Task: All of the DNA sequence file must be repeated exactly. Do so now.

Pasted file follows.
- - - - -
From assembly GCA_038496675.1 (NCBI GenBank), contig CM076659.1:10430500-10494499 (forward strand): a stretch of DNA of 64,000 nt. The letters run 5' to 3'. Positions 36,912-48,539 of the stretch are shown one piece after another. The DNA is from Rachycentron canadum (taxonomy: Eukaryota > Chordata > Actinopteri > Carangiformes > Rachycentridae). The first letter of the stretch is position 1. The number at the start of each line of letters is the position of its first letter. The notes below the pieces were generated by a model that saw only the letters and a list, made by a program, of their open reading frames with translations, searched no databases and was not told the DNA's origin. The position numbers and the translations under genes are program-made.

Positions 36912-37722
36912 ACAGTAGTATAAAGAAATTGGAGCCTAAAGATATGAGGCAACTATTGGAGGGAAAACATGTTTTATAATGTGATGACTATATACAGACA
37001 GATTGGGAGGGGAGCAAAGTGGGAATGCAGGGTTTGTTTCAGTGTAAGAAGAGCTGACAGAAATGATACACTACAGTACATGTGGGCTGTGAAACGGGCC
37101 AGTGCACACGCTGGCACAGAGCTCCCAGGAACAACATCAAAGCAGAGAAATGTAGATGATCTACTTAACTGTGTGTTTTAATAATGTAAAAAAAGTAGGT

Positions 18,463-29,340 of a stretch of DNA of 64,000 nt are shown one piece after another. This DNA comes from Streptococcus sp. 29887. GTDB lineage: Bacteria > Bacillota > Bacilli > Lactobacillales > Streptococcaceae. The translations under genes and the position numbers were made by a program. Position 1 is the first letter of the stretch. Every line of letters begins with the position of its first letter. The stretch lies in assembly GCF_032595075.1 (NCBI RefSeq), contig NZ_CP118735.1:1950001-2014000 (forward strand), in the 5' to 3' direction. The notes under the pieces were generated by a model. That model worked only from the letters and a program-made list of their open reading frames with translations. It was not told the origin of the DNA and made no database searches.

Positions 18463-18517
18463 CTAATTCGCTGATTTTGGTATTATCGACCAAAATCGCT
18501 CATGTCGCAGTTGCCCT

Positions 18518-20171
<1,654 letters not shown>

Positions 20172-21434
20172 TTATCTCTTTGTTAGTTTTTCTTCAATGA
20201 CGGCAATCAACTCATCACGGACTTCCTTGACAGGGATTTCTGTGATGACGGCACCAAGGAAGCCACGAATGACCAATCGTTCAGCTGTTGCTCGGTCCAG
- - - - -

From assembly GCA_038496675.1 (NCBI GenBank), contig CM076659.1:10430500-10494499 (forward strand): a stretch of DNA of 64,000 nt. The letters run 5' to 3'. Positions 36,912-48,539 of the stretch are shown one piece after another. The DNA is from Rachycentron canadum (taxonomy: Eukaryota > Chordata > Actinopteri > Carangiformes > Rachycentridae). The first letter of the stretch is position 1. The number at the start of each line of letters is the position of its first letter. The notes below the pieces were generated by a model that saw only the letters and a list, made by a program, of their open reading frames with translations, searched no databases and was not told the DNA's origin. The position numbers and the translations under genes are program-made.

Positions 36912-37722
36912 ACAGTAGTATAAAGAAATTGGAGCCTAAAGATATGAGGCAACTATTGGAGGGAAAACATGTTTTATAATGTGATGACTATATACAGACA
37001 GATTGGGAGGGGAGCAAAGTGGGAATGCAGGGTTTGTTTCAGTGTAAGAAGAGCTGACAGAAATGATACACTACAGTACATGTGGGCTGTGAAACGGGCC
37101 AGTGCACACGCTGGCACAGAGCTCCCAGGAACAACATCAAAGCAGAGAAATGTAGATGATCTACTTAACTGTGTGTTTTAATAATGTAAAAAAAGTAGGT

Positions 18,463-29,340 of a stretch of DNA of 64,000 nt are shown one piece after another. This DNA comes from Streptococcus sp. 29887. GTDB lineage: Bacteria > Bacillota > Bacilli > Lactobacillales > Streptococcaceae. The translations under genes and the position numbers were made by a program. Position 1 is the first letter of the stretch. Every line of letters begins with the position of its first letter. The stretch lies in assembly GCF_032595075.1 (NCBI RefSeq), contig NZ_CP118735.1:1950001-2014000 (forward strand), in the 5' to 3' direction. The notes under the pieces were generated by a model. That model worked only from the letters and a program-made list of their open reading frames with translations. It was not told the origin of the DNA and made no database searches.

Positions 18463-18517
18463 CTAATTCGCTGATTTTGGTATTATCGACCAAAATCGCT
18501 CATGTCGCAGTTGCCCT

Positions 18518-20171
<1,654 letters not shown>

Positions 20172-21434
20172 TTATCTCTTTGTTAGTTTTTCTTCAATGA
20201 CGGCAATCAACTCATCACGGACTTCCTTGACAGGGATTTCTGTGATGACGGCACCAAGGAAGCCACGAATGACCAATCGTTCAGCTGTTGCTCGGTCCAG